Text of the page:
What you Need to Know about the New 2010 Credit Card Rules

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Read all about the key changes you should expect from your credit card company beginning on February 22, 2010.

"With this new law, consumers will have the strong and reliable protections they deserve."  - President Obama

What you Need to Know:

If your credit card company is going to make changes to the terms of your card, it must give you the option to cancel the card before certain fee increases take effect. If you take that option, however, your credit card company may close your account and increase your monthly payment, subject to certain limitations.

For example, they can require you to pay the balance off in five years, or they can double the percentage of your balance used to calculate your minimum payment (which will result in faster repayment than under the terms of your account).

When they plan to increase your rate or other fees.

  • Your credit card company must send you a notice 45 days before they can
    • increase your interest rate;
    • change certain fees (such as annual fees, cash advance fees, and late fees) that apply to your account; or
    • make other significant changes to the terms of your card.
  • The company does not have to send you a 45-day advance notice if
    • you have a variable interest rate tied to an index; if the index goes up, the company does not have to provide notice before your rate goes up;
    • your introductory rate expires and reverts to the previously disclosed "go-to" rate;
    • your rate increases because you are in a workout agreement and you haven’t made your payments as agreed.

How long it will take to pay off your balance.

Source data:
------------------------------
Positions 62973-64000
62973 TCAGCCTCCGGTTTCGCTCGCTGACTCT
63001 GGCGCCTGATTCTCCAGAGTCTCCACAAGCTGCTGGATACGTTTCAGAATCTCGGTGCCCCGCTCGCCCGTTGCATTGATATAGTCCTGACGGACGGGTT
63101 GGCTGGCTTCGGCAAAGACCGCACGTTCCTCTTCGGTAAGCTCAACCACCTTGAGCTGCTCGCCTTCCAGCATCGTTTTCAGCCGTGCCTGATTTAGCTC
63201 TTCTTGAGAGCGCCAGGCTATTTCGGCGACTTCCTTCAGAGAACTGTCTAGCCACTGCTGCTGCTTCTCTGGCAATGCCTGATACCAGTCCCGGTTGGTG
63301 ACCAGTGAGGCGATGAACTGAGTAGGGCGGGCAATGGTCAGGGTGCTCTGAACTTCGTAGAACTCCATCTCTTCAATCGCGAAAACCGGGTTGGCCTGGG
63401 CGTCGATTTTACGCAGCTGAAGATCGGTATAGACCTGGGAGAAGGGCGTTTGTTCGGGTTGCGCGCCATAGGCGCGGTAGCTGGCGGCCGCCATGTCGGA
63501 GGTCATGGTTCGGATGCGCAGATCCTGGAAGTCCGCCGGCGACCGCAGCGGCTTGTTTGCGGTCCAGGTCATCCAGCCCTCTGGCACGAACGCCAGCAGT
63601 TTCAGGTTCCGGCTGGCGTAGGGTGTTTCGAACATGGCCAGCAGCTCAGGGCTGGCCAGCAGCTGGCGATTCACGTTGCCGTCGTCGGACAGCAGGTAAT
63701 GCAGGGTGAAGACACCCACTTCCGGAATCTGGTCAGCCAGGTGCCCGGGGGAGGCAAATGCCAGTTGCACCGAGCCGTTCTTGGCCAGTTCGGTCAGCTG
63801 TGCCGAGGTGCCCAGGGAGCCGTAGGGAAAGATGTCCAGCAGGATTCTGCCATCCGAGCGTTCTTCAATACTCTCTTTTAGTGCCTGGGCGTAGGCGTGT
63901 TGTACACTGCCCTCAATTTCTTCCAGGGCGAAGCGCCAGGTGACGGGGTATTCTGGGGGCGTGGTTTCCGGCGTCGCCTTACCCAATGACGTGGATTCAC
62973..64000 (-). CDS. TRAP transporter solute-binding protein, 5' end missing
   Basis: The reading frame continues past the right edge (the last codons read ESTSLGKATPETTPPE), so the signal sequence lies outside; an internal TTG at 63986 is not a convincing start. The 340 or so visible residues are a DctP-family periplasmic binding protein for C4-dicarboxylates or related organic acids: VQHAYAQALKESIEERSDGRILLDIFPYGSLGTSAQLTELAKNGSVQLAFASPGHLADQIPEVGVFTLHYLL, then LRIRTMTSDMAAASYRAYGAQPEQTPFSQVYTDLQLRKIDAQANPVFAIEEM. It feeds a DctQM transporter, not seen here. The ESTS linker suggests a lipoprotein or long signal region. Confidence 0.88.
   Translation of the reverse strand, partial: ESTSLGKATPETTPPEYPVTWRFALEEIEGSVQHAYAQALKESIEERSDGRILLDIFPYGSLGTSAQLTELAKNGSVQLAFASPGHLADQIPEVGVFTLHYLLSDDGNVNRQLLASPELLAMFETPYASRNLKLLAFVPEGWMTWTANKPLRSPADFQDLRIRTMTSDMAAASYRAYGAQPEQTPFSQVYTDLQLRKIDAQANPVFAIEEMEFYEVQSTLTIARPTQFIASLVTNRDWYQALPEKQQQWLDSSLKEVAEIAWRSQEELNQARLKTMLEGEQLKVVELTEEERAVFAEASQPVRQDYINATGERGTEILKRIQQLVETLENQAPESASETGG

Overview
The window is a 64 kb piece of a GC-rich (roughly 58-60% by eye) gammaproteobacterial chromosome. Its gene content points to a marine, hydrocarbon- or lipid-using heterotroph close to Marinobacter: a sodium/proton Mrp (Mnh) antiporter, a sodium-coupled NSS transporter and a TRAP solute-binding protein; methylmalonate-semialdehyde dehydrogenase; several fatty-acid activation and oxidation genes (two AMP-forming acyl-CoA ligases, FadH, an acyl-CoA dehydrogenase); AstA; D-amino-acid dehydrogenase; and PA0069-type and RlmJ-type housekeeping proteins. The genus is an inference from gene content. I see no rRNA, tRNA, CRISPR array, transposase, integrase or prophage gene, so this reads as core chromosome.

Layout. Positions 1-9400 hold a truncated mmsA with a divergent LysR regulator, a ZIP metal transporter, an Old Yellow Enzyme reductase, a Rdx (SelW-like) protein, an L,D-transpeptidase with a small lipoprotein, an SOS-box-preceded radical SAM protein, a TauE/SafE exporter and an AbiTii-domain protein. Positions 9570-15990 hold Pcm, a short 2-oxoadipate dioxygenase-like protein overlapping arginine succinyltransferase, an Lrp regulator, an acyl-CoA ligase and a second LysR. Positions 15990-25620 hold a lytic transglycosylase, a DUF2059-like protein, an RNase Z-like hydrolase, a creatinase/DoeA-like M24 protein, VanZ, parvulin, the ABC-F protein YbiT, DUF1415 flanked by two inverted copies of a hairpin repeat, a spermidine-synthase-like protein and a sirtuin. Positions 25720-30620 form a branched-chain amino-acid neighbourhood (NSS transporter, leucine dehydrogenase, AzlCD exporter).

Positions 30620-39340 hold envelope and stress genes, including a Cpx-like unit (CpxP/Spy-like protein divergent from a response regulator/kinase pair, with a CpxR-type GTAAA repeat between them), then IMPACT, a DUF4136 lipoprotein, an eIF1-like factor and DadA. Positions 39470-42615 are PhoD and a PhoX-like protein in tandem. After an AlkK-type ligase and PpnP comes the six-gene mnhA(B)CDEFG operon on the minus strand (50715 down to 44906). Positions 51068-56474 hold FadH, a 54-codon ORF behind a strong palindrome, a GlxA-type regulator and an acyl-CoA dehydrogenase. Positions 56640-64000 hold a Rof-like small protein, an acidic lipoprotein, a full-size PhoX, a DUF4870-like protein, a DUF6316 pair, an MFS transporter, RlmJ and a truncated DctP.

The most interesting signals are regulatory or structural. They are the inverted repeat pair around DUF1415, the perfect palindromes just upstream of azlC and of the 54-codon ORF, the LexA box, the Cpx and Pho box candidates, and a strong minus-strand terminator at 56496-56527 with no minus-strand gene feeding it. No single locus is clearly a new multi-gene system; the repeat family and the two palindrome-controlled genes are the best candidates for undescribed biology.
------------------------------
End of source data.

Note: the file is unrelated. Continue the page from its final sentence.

Your monthly credit card bill will include information on how long it will take you to pay off your balance if you only make minimum payments. It will also tell you how much you would need to pay each month in order to pay off your balance in three years. For example, suppose you owe $3,000 and your interest rate is 14.4%--your bill might look like this:

New Rules Regarding Rates, Fees, and Limits

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No interest rate increases for the first year.

Your credit card company cannot increase your rate for the first 12 months after you open an account. There are some exceptions:

  • If your card has a variable interest rate tied to an index; your rate can go up whenever the index goes up.
  • If there is an introductory rate, it must be in place for at least 6 months; after that your rate can revert to the "go-to" rate the company disclosed when you got the card.
  • If you are more than 60 days late in paying your bill, your rate can go up.
  • If you are in a workout agreement and you don't make your payments as agreed, your rate can go up.

Increased rates apply only to new charges.

If your credit card company does raise your interest rate after the first year, the new rate will apply only to new charges you make. If you have a balance, your old interest rate will apply to that balance.